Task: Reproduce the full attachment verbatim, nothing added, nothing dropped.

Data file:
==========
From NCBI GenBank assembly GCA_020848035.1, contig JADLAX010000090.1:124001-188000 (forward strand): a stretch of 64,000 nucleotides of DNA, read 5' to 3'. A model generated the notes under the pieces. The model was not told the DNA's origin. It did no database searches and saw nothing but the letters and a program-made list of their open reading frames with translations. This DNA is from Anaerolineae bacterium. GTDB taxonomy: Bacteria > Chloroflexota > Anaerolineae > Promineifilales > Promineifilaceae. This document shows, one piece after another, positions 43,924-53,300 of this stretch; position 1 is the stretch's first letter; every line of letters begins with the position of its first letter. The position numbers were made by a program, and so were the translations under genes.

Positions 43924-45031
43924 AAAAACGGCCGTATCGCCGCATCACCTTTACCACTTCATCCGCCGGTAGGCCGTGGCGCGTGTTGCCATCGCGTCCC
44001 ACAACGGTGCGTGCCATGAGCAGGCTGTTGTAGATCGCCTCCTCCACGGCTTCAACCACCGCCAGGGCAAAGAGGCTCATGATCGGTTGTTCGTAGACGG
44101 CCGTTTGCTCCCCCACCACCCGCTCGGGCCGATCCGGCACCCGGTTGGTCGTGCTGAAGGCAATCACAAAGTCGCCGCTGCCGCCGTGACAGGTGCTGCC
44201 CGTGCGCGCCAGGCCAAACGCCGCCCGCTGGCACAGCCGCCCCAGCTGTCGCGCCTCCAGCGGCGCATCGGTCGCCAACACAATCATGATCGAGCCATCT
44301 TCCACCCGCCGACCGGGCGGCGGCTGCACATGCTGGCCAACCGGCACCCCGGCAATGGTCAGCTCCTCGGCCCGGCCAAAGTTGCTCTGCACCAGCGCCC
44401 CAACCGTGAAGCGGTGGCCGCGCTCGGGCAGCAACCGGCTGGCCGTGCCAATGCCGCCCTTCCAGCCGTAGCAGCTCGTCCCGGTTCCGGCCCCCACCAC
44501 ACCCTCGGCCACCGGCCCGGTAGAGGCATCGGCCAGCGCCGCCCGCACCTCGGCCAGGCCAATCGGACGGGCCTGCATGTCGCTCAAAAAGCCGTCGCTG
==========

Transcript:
From NCBI GenBank assembly GCA_020848035.1, contig JADLAX010000090.1:124001-188000 (forward strand): a stretch of 64,000 nucleotides of DNA, read 5' to 3'. A model generated the notes under the pieces. The model was not told the DNA's origin. It did no database searches and saw nothing but the letters and a program-made list of their open reading frames with translations. This DNA is from Anaerolineae bacterium. GTDB taxonomy: Bacteria > Chloroflexota > Anaerolineae > Promineifilales > Promineifilaceae. This document shows, one piece after another, positions 43,924-53,300 of this stretch; position 1 is the stretch's first letter; every line of letters begins with the position of its first letter. The position numbers were made by a program, and so were the translations under genes.

Positions 43924-45031
43924 AAAAACGGCCGTATCGCCGCATCACCTTTACCACTTCATCCGCCGGTAGGCCGTGGCGCGTGTTGCCATCGCGTCCC
44001 ACAACGGTGCGTGCCATGAGCAGGCTGTTGTAGATCGCCTCCTCCACGGCTTCAACCACCGCCAGGGCAAAGAGGCTCATGATCGGTTGTTCGTAGACGG
44101 CCGTTTGCTCCCCCACCACCCGCTCGGGCCGATCCGGCACCCGGTTGGTCGTGCTGAAGGCAATCACAAAGTCGCCGCTGCCGCCGTGACAGGTGCTGCC
44201 CGTGCGCGCCAGGCCAAACGCCGCCCGCTGGCACAGCCGCCCCAGCTGTCGCGCCTCCAGCGGCGCATCGGTCGCCAACACAATCATGATCGAGCCATCT
44301 TCCACCCGCCGACCGGGCGGCGGCTGCACATGCTGGCCAACCGGCACCCCGGCAATGGTCAGCTCCTCGGCCCGGCCAAAGTTGCTCTGCACCAGCGCCC
44401 CAACCGTGAAGCGGTGGCCGCGCTCGGGCAGCAACCGGCTGGCCGTGCCAATGCCGCCCTTCCAGCCGTAGCAGCTCGTCCCGGTTCCGGCCCCCACCAC
44501 ACCCTCGGCCACCGGCCCGGTAGAGGCATCGGCCAGCGCCGCCCGCACCTCGGCCAGGCCAATCGGACGGGCCTGCATGTCGCTCAAAAAGCCGTCGCTG